art book for the deserving artists of the world – I very am lucky. But if I’m alive
and unleashed for a few more decades, I will make more surprising art and maybe
art books, too. I have a mountain of ideas to test out.

 

***

 

 

Niles Smiles: Panter collaborator Steve Niles
weighs in.

 

 

Four friends living the X-treme sporting life of leaping
from planet to planet goes terribly wrong. Aliens want to kill them. Their
worlds are exploding. Dinner is getting cold. If that sounds thrilling, welcome
to the work of Steve Niles – the author of such dark, wry celebrated fare as 30 Days of Night. Now the horror-core
heroic Niles
has unleashed his newest graphic novel, The
Lost Ones
, onto Microsoft’s Zune Arts’ digital division with the help of
the likes of graffiti artist Dr. Revolt, design mystics Kime Buzzelli and
Morning Breath – and Gary Panter.

 

 

How was working with
Panter different from anything else you’ve done? I don’t associate him with
horror narrative.

 

Working with Gary
was a bit intimidating to be honest. He’s a legend and I sort of froze when I
heard we’d be working together. That’s what I love about this project. I mean,
what were the chances Panter and I would ever work together? Pretty unlikely.
Thanks to The Lost Ones, what Gary came up with looks
amazing.

 

 

How did it work? You
guys speak. They do their thing. You send story/sketches… What was the process?

I worked up the stories working closely with Roger Gastman, and then the
artists took them and ran. Dr. Revolt was the first to have a go at the
characters so he set the template that the other artists would take and run
with. When I first started writing I didn’t know who the artists would be. That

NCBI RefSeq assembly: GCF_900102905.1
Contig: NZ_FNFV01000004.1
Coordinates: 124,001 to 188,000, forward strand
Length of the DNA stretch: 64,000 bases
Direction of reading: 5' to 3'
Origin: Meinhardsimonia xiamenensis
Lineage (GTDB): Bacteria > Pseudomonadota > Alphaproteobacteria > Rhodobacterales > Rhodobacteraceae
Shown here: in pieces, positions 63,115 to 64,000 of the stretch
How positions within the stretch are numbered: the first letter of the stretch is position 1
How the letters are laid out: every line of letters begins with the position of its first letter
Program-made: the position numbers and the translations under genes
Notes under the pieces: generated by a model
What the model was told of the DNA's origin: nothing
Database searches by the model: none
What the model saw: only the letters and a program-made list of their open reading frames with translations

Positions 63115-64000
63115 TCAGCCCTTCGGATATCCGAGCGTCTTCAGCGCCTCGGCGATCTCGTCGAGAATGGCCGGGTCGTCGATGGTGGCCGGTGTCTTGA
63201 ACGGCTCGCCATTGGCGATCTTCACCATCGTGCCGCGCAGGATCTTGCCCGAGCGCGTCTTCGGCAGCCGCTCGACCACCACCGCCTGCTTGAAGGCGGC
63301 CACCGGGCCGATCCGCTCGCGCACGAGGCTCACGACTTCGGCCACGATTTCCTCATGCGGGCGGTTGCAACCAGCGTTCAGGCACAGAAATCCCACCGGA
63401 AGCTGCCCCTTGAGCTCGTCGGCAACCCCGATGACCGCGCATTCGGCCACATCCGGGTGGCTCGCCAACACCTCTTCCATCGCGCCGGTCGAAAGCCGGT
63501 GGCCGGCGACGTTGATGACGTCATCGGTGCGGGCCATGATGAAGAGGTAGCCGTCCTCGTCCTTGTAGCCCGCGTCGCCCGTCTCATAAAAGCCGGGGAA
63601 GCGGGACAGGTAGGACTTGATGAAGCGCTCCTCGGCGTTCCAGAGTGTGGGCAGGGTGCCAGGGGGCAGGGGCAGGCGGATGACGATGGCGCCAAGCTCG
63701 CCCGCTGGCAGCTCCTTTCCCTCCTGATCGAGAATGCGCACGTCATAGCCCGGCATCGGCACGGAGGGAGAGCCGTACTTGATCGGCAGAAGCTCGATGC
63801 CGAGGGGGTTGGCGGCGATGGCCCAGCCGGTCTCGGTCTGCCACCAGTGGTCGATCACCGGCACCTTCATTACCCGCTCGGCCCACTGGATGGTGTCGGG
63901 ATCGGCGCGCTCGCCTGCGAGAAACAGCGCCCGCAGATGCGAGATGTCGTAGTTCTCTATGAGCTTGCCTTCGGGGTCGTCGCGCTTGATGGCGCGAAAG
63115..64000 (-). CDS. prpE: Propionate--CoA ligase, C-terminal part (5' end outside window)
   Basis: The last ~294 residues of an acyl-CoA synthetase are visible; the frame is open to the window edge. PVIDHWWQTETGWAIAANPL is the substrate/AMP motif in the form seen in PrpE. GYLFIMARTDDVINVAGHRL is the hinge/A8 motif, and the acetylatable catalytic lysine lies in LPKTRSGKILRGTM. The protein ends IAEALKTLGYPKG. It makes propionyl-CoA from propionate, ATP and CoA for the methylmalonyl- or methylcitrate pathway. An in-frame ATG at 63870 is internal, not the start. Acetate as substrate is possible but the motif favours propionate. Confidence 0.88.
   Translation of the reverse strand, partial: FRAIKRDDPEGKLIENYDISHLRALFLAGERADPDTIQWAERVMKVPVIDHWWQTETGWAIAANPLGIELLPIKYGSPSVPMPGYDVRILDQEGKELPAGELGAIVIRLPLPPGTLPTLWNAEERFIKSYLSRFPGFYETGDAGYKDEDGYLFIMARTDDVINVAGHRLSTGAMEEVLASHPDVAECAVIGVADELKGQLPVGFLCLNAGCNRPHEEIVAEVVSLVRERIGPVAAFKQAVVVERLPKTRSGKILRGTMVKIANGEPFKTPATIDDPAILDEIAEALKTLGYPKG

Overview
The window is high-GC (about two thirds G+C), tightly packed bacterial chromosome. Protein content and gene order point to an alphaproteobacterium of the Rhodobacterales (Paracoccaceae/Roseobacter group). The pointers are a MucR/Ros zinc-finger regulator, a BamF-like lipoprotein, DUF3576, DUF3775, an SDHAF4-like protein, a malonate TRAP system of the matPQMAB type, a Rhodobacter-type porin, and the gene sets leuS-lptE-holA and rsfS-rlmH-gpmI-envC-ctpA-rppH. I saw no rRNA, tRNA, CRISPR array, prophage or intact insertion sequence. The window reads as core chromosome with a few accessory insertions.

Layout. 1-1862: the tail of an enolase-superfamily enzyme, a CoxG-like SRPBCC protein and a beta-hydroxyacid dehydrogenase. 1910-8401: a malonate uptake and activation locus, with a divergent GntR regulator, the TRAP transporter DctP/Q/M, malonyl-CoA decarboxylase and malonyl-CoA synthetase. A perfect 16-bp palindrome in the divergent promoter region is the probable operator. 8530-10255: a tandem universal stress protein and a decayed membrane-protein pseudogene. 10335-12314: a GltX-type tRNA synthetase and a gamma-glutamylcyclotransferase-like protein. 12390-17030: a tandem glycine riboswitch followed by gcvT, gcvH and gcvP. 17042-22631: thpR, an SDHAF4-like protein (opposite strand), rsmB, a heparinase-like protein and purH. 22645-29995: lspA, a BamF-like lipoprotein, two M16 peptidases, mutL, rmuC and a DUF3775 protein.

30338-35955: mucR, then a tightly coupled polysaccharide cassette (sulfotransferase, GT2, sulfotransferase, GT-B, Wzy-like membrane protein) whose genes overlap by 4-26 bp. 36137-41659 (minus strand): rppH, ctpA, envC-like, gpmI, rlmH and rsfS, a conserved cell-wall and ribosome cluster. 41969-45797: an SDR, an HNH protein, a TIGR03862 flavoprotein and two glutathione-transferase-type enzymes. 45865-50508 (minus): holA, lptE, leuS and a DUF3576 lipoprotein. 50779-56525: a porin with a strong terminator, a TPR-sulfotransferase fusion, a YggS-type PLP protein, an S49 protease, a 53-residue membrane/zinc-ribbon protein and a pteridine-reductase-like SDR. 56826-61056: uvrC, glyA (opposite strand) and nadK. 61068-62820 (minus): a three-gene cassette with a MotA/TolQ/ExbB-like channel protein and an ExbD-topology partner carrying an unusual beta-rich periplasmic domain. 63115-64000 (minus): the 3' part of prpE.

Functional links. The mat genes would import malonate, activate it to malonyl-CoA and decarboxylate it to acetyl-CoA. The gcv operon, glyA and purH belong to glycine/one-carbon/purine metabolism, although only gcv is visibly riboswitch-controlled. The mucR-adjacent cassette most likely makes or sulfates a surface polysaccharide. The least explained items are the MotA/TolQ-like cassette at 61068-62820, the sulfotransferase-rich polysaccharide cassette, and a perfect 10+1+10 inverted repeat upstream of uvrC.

kind of helped me get started and then once the artists came on I went into
high gear and started having a lot of fun. That’s the main thing I hope people
take from The Lost Ones. I hope they
see and feel the amount of fun that went into creating the book.

 

 

As a kid were you
equally addicted to horror magazines – Famous Monsters – as you were
comix?  Did you dig the whole Eerie/Creepy
stable of illustrated mags?

I was hooked on Creepy, Eerie, Batman and The Hulk. Those four comic titles
had more of an effect on me than anything else. I also loved Famous Monsters, but I was one of those
kids who grew up and started cutting up my FM‘s
to make flyers for my band. I destroyed my FM collection, but our band had the coolest flyers in town.

 

 

What interested you
in Zune to begin with? How does Zune change the game for graphic interplay and
graphic comic commerce too?

 

What interested me in the Zune project: The Lost Ones was the freedom I was being offered and at the exact
same time, the very different parameters and direction. There aren’t many
projects on my plate where Sharing, Caring, and Creativity are the main points
to be stressed. Usually it’s Murder, Monsters, and Mayhem. And I won’t lie, The Lost Ones offered me a chance to hit
a wider and very different audience for me and I just couldn’t resist the
challenge.